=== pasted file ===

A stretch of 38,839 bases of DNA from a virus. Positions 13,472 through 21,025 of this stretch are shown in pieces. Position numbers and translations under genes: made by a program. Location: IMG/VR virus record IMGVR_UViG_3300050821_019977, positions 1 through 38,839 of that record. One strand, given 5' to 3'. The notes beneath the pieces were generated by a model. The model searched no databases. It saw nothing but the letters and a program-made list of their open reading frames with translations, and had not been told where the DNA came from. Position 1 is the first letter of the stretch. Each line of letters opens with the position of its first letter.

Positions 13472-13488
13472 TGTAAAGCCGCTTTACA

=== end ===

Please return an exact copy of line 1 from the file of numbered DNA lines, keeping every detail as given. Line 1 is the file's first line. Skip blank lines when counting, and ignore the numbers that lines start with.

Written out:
A stretch of 38,839 bases of DNA from a virus. Positions 13,472 through 21,025 of this stretch are shown in pieces. Position numbers and translations under genes: made by a program. Location: IMG/VR virus record IMGVR_UViG_3300050821_019977, positions 1 through 38,839 of that record. One strand, given 5' to 3'. The notes beneath the pieces were generated by a model. The model searched no databases. It saw nothing but the letters and a program-made list of their open reading frames with translations, and had not been told where the DNA came from. Position 1 is the first letter of the stretch. Each line of letters opens with the position of its first letter.